We’re still enjoying a bit of late summer sunshine but it’s never too early to plan your end-of-season projects. To that end, our very own epoxy guru, David Johnson talks us through how he built a rudder for his Sandhopper boat last winter.
This is the second development of the thin section MK 1 version rudder I made and have sailed on my Sandhopper boat for the past eight seasons.
The MK 2 version has a much thicker section and is a typical four-digit NACA 0008 or 10 profile, with the maximum fullness at 30% chord. This gives good lift over drag for the slow speeds and leeway of a small keel boat with tolerant stall characteristics at high angles of attack. Incidentally, it’s a similar aerofoil section to that of WW1 aircraft design.
I owe a lot of my preliminary design work to a really comprehensive article from Gougeon Brothers, Inc. entitled ‘How to build Rudder Blades and Centreboards by J.R Watson’. A good friend and Naval architect Neal Pawson tidied up the finer detail. I might add that a misspent youth as an aero modeller and cadet sailor gave me a basic understanding of aero/hydrodynamics.
Light and strong
I built the rudder using laminated strip planks of cedar for lightness, spruce for stiffness and a twin Sapele ‘Spar’ for aesthetics. Everything was bonded together with WEST SYSTEM 105 Epoxy Resin® and WEST SYSTEM 205 Fast Hardener®, along with WEST SYSTEM® 403 Microfibres.
I did the profiling with the aid of accurate templates and a combination of electric and hand planes and judicious sanding.
I rebated a 3mm square channel all around the foil leading and trailing edges, and also carried this on through the tip. This I backfilled with WEST SYSTEM 105/205 epoxy and WEST SYSTEM® 406 Colloidal Silica. The result was a high density centreline to shape to and a very hard protective edge for the rudder during use and transport.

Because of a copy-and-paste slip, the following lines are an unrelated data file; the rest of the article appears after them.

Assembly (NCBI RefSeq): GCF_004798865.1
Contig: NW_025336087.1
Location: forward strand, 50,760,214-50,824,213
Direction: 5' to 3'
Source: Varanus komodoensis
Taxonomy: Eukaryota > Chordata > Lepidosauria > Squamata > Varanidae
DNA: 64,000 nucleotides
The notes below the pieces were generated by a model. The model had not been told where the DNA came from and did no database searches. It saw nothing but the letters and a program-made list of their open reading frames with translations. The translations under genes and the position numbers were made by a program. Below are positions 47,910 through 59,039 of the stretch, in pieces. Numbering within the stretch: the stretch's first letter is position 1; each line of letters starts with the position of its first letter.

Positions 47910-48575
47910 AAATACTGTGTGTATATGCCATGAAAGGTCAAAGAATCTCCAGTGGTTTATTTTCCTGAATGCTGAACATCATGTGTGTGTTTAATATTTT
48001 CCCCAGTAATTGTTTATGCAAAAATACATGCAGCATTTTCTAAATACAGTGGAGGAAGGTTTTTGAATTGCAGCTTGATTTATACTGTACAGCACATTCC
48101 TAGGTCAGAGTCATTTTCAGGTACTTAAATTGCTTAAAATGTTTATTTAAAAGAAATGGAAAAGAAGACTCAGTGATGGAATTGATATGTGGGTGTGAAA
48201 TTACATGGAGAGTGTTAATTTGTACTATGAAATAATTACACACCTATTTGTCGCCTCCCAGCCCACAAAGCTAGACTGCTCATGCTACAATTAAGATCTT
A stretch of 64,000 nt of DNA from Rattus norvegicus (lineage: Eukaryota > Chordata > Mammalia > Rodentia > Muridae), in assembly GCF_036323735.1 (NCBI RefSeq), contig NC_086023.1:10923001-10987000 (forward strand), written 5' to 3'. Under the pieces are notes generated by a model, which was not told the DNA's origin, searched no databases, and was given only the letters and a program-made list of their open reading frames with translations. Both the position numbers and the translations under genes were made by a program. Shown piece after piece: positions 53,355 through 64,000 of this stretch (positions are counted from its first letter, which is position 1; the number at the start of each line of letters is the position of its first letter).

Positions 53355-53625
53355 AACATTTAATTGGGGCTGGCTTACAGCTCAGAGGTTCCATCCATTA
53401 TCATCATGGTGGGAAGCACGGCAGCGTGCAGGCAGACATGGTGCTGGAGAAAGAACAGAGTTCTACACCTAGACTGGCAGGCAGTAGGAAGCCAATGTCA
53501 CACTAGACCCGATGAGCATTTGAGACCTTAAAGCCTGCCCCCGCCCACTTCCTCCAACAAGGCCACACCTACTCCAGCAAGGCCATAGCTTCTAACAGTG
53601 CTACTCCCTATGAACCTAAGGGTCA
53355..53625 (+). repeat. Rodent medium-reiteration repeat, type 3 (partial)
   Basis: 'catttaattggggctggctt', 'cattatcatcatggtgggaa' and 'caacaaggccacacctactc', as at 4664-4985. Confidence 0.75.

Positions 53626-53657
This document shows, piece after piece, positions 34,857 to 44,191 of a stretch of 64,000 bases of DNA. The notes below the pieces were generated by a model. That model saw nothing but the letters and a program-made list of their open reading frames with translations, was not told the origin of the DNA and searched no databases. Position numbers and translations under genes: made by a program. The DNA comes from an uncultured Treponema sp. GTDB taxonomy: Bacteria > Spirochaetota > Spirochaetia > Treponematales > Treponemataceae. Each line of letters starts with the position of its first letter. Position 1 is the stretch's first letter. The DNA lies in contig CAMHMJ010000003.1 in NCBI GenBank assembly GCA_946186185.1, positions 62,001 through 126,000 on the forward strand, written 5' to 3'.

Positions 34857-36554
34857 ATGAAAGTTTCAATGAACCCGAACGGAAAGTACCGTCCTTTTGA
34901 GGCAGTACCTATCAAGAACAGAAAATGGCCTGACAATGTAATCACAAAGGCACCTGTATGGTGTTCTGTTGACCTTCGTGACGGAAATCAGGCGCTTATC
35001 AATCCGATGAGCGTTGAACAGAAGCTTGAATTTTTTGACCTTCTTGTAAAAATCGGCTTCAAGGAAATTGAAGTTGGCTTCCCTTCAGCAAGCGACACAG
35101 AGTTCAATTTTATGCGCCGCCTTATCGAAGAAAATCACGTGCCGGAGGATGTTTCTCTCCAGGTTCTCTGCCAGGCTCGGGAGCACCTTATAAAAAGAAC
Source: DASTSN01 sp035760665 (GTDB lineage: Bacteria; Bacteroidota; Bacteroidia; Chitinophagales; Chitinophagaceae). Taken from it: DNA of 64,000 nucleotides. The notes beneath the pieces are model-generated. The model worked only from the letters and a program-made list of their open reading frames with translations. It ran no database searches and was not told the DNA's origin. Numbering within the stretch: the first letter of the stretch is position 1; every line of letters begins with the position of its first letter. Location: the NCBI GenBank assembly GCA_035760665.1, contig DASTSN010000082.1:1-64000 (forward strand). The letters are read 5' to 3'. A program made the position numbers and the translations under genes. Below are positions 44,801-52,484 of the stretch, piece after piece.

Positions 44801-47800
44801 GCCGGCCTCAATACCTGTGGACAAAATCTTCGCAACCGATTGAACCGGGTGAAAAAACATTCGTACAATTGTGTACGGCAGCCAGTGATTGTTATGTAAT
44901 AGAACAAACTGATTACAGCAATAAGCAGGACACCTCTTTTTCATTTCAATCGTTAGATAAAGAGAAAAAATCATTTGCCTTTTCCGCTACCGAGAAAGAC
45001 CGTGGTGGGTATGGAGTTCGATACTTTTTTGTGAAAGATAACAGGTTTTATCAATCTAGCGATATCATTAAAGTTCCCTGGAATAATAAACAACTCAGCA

I finished the rudder in WEST SYSTEM 105 Epoxy Resin and WEST SYSTEM 207 Special Clear Hardener™ with 280g/m2 glass fabric sheathing. I achieved the final surface finish by burnishing with increasingly finer wet and dry paper, then polishing with cutting compound.
The tiller is infused epoxy/carbon, using PRO-SET® INF-114 and PRO-SET INF-210 Infusion epoxy. It is removable via hardware bonded socket screws and is much lighter than alloy tube, with immediate feedback.
Fitting requires considerable effort and involves pushing the rudder to the class maximum, away from the transom. My thinking here was that this pushes the rudder into clearer flow, away from the turbulence created by the Sandhopper’s bilge keels and increases the effectiveness of the rudder turning moment from the CLR. It also makes it much easier to remove the rudder from the transom whilst in the mooring.
All the rudder fittings are bolted through, with the fixing holes backfilled with WEST SYSTEM 105/207 epoxy to create hardware-bonded bushes.
I’ve called the rudder Sweet Spot MK 2 in homage to my retired work colleague, prolific foil builder and world champion sailor Peter White, who is now a highly successful golfer!
The finished weight is 4.5kg. I’m very pleased with the finished product, there is something symbiotic about clear finished carbon fibre and natural wood.
Many thanks to David Johnson for his contribution.
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